Our Philosophy

The financial aid program at Harvard Law School has two central goals: to help make a legal education accessible to every student in the JD program through need-based aid, and to preserve the broadest range of career options for graduates through need-based loan repayment assistance (the Low Income Protection Plan, or LIPP).

In other words, Harvard Law School has a financial aid program to meet financial need during your law school years and after you graduate. HLS does not award "merit" or “full-ride” scholarships (which typically are not need-based) because doing so would decrease the resources available for need-based aid, and significantly increase the debt burden of every financially needy student. 

In a need-based aid program, fairness and equity are cornerstone principles. Our experienced staff assesses each student's financial need through careful and methodical evaluation of uniform financial data. We are committed to helping every student formulate a workable education financing plan.

HLS offers need-based HLS Grant assistance to over 700 of 1675 JD students each year. HLS Grant assistance covers only a portion of the cost of attendance and the level awarded depends on financial need. Students meet the remaining cost of attendance through a variety of means which may include education loans, external scholarship aid, student savings from summer employment or personal assets, student earnings from term-time employment, and family assistance.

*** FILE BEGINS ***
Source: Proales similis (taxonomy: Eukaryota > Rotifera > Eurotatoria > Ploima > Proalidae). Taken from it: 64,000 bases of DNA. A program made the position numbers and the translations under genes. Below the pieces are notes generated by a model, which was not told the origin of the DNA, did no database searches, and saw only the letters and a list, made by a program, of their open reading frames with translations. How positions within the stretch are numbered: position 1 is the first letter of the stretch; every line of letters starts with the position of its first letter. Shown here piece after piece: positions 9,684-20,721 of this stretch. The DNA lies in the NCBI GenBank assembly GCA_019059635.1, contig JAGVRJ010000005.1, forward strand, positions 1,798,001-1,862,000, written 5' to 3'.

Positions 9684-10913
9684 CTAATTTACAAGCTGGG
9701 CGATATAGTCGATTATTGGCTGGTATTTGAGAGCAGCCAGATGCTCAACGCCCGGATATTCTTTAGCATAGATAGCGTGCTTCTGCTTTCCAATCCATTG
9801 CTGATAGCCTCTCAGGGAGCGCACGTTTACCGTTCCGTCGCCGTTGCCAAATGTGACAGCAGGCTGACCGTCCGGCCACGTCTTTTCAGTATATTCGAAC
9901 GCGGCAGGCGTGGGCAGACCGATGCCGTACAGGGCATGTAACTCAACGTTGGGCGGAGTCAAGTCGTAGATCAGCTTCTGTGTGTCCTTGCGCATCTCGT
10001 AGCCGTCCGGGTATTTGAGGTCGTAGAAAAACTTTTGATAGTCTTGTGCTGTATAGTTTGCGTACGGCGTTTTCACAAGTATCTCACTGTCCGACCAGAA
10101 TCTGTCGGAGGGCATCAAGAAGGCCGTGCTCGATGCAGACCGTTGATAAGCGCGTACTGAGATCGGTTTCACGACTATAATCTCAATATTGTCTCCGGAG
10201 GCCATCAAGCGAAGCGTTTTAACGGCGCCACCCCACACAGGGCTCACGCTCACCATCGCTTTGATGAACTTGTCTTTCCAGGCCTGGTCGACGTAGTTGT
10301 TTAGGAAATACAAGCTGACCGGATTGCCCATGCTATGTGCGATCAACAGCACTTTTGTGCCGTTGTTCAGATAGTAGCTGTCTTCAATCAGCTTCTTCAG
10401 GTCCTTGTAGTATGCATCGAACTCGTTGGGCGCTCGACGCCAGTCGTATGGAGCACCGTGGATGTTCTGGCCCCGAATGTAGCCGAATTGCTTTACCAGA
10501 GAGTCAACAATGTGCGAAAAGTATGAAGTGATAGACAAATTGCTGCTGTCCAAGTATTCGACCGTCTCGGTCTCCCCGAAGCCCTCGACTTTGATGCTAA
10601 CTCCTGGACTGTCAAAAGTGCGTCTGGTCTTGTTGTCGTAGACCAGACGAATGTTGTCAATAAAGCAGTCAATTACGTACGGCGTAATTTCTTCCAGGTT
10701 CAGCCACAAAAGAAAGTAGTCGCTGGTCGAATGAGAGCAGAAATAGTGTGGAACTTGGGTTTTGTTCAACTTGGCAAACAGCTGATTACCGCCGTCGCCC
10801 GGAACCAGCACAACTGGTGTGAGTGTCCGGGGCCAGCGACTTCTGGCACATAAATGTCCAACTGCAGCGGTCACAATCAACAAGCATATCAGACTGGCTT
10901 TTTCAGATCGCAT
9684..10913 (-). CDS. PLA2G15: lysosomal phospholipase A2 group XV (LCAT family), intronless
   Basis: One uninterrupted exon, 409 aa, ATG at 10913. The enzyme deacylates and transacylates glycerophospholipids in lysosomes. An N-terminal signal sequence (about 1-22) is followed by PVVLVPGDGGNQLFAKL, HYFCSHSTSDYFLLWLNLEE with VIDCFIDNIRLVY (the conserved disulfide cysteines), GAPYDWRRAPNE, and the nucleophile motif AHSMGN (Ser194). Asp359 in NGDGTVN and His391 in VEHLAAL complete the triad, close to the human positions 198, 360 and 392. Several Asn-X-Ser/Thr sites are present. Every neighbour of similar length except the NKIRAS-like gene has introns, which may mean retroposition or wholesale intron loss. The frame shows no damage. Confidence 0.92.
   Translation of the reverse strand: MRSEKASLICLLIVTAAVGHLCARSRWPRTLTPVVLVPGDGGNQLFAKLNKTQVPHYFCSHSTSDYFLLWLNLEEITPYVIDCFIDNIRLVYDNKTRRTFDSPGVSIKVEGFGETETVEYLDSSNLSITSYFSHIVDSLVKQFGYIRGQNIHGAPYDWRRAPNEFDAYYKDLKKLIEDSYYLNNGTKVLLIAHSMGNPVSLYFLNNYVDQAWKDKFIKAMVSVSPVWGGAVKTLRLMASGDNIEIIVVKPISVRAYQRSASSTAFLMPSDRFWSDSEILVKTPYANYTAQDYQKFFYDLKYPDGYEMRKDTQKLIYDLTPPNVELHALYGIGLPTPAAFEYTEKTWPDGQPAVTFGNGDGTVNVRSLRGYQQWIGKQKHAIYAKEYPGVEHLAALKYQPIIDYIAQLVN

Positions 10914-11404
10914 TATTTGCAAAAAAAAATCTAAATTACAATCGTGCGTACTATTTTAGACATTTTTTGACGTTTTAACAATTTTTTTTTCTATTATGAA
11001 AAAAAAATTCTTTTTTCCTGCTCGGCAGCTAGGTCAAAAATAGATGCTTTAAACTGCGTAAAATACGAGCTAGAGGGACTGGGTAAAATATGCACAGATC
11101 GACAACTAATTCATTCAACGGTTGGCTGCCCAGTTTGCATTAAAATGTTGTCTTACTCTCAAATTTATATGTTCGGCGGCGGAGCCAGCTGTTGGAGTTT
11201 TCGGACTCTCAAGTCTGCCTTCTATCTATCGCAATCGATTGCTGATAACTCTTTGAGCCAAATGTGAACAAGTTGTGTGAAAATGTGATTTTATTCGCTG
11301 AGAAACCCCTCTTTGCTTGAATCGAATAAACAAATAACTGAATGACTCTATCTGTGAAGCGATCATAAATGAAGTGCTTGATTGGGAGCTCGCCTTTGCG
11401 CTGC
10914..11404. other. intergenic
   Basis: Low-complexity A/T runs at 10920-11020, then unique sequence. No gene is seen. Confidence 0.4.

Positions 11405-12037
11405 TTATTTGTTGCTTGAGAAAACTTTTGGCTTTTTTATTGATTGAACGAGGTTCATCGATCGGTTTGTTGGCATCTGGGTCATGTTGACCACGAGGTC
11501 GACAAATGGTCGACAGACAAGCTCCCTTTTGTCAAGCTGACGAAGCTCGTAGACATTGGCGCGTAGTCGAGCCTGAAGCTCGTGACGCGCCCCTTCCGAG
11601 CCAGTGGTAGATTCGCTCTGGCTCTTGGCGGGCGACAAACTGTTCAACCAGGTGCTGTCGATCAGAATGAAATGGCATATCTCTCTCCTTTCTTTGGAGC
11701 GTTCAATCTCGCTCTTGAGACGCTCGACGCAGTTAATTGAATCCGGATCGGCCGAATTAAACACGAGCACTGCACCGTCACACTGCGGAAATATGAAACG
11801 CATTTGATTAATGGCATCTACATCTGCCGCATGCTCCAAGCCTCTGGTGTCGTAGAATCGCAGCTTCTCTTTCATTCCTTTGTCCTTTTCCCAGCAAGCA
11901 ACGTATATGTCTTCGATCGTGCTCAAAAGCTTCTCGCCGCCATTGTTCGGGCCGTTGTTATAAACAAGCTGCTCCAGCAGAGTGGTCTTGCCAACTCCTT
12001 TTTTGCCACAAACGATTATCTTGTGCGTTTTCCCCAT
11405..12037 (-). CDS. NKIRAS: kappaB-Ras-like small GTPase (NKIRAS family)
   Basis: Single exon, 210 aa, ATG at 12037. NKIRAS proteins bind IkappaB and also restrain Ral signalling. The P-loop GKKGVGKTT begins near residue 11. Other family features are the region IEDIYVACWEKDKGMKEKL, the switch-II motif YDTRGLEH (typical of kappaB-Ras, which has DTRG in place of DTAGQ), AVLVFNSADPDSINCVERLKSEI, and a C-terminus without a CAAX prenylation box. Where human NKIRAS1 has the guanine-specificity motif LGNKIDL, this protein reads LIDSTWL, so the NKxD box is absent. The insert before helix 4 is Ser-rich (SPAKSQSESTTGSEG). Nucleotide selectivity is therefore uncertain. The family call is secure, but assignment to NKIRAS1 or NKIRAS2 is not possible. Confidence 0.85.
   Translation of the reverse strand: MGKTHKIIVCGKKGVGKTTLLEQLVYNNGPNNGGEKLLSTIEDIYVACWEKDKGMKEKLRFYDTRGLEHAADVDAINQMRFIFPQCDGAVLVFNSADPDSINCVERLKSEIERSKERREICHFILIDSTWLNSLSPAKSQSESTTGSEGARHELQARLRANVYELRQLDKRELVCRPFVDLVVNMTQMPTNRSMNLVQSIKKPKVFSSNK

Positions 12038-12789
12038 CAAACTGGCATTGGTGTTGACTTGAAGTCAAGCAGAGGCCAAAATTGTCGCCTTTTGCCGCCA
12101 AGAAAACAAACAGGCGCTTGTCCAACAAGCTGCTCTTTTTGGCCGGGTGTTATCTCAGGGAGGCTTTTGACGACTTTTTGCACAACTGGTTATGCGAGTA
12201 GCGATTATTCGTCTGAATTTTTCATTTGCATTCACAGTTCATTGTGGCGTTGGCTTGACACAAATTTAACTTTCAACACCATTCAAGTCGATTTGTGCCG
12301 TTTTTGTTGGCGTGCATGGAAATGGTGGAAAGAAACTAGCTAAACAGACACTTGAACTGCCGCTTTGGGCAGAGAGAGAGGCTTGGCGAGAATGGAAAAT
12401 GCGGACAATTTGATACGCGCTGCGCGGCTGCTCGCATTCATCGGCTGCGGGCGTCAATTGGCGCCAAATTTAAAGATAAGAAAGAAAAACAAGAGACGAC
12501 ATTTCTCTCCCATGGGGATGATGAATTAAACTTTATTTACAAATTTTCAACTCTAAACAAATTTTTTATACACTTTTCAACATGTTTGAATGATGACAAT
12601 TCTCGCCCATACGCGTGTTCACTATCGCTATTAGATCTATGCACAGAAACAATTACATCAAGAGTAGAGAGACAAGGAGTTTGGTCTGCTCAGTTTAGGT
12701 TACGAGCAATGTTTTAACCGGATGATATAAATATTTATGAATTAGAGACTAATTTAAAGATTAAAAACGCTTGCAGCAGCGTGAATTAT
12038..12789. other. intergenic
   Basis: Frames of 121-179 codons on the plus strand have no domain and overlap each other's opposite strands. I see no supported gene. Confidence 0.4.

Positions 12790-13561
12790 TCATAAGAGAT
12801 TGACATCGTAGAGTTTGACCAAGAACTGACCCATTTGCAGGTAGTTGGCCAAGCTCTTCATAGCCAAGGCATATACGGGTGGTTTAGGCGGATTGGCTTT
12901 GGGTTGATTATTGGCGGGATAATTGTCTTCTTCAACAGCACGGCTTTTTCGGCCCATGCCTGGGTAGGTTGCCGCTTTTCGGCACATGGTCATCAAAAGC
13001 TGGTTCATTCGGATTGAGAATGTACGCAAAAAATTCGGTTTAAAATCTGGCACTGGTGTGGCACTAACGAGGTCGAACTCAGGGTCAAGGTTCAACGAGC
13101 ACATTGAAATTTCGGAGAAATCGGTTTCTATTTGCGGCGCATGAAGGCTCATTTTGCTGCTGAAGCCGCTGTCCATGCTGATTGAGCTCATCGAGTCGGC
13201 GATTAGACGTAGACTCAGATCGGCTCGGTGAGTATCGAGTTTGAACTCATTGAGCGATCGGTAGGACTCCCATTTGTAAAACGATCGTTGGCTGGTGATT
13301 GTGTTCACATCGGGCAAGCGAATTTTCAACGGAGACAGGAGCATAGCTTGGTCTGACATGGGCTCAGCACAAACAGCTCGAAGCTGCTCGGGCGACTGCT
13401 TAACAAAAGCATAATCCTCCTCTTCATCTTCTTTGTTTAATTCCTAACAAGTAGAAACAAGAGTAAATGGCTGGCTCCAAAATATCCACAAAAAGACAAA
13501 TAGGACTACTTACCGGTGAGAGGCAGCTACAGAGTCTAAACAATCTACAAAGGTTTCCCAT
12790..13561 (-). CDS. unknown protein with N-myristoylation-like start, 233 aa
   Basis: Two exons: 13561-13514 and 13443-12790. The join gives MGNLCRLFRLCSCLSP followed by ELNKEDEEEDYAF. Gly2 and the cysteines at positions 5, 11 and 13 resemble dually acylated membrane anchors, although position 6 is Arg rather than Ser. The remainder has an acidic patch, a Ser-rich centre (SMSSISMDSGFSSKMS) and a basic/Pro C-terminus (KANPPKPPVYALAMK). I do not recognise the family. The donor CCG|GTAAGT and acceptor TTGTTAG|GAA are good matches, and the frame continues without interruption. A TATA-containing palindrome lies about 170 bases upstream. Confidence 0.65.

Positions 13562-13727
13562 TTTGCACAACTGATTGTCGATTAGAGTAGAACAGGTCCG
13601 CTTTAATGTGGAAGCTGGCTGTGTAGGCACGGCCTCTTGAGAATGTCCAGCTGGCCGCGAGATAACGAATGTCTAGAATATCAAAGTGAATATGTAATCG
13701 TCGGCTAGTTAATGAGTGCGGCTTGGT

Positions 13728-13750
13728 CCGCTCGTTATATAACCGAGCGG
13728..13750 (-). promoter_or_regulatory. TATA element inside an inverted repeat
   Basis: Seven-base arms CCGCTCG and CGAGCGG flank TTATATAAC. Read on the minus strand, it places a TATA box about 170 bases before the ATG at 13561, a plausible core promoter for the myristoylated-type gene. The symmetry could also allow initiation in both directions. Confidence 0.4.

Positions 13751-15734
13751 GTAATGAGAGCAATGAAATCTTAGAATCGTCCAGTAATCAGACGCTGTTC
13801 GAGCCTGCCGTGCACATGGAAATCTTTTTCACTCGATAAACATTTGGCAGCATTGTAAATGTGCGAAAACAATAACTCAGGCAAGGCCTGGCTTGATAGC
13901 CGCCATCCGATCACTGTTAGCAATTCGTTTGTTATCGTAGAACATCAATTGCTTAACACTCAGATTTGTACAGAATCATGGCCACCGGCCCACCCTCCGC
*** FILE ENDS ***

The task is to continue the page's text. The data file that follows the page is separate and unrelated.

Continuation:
It is possible for any student to fully finance the cost a law degree through education loans, regardless of financial need. Graduates who enter private law practice find that even a significant loan debt is manageable and represents a wise long-term education investment. The average annual education loan payment for recent graduates is about 10% of the annual income for those starting work in the private sector, and any JD graduate with eligible education loans can receive loan repayment assistance upon taking a lower-paying job that qualifies for LIPP.

Last modified: February 06, 2014

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